As lawmakers consider federal transportation funding next week, it is imperative they reject cuts to our nation’s transit and commuter rail systems and robustly fund these programs. At a time when so many Americans are relying on public transportation as a lifeline to good jobs, investments that will secure and expand these services are more important than ever.

But don’t take our word for it—just ask Sheila James.

This guest post from Larry Willis, president of the Transportation Trades Department, AFL-CIO, originally appeared at The Huffington Post.

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This has been reposted from the AFL-CIO.

Larry I. Willis was elected President of the Transportation Trades Department in 2017. As president, he oversees the organization’s daily operation and is TTD’s spokesperson and chief strategist. He collaborates with the officers of TTD’s 32 affiliated unions to fight for long-term investments in our transportation system and to protect and expand the rights working people have to a union voice.

Posted In: Allied Approaches

Union Matters

The Big Drip

From the USW

From tumbledown bridges to decrepit roads and failing water systems, crumbling infrastructure undermines America’s safety and prosperity. In coming weeks, Union Matters will delve into this neglect and the urgent need for a rebuilding campaign that creates jobs, fuels economic growth and revitalizes communities.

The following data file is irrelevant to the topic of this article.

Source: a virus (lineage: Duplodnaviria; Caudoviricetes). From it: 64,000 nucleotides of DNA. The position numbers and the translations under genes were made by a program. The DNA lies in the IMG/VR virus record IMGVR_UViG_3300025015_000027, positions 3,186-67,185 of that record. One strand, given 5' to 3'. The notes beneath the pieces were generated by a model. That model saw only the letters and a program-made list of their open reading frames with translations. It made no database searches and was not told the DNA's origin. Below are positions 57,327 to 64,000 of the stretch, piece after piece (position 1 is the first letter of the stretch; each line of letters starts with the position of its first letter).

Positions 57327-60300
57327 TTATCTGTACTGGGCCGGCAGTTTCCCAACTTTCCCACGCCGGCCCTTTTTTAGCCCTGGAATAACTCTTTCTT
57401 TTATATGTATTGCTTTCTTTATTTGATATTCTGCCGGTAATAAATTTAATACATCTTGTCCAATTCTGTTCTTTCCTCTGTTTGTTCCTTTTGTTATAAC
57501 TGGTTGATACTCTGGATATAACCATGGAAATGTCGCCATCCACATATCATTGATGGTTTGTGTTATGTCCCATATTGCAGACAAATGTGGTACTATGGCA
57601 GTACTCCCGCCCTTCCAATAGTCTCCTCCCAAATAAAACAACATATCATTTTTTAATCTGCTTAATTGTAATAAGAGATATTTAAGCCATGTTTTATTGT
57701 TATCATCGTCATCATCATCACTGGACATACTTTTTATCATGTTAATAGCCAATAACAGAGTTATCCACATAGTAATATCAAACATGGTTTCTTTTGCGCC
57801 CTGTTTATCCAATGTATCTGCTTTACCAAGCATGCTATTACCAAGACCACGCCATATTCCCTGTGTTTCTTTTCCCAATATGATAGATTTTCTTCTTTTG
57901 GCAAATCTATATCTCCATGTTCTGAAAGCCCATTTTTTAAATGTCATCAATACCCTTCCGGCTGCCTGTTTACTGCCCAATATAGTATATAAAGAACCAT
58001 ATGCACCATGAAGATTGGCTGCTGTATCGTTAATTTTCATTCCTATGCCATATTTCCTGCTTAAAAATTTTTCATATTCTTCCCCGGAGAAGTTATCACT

A rash of water main breaks in West Berkeley, Calif., and neighboring cities last month flooded streets and left at least 300 residents without water. Routine pressure adjustments in response to water demand likely caused more than a dozen pipes, some made of clay and more than 100 years old, to rupture.

West Berkeley’s brittle mains are not unique. Decades of neglect left aging pipes susceptible to breaks in communities across the U.S., wasting two trillion gallons of treated water each year as these systems near collapse.

Comprehensive upgrades to the nation’s crumbling water systems would stanch the flow and ensure all Americans have reliable access to clean water.

Nationwide, water main breaks increased 27 percent between 2012 and 2018, according to a Utah State University study.  

These breaks not only lead to service disruptions  but also flood out roads, topple trees and cause illness when drinking water becomes contaminated with bacteria.

The American Water Works Association estimated it will cost at least $1 trillion over the next 25 years to upgrade and expand water infrastructure.

Some local water utilities raised their rates to pay for system improvements, but that just hurts poor consumers who can’t pay the higher bills.

And while Congress allocates money for loans that utilities can use to fix portions of their deteriorating systems, that’s merely a drop in the bucket—a fraction of what agencies need for lasting improvements.

America can no longer afford a piecemeal approach to a systemic nationwide crisis. A major, sustained federal commitment to fixing aging pipes and treatment plants would create millions of construction-related jobs while ensuring all Americans have safe, affordable drinking water.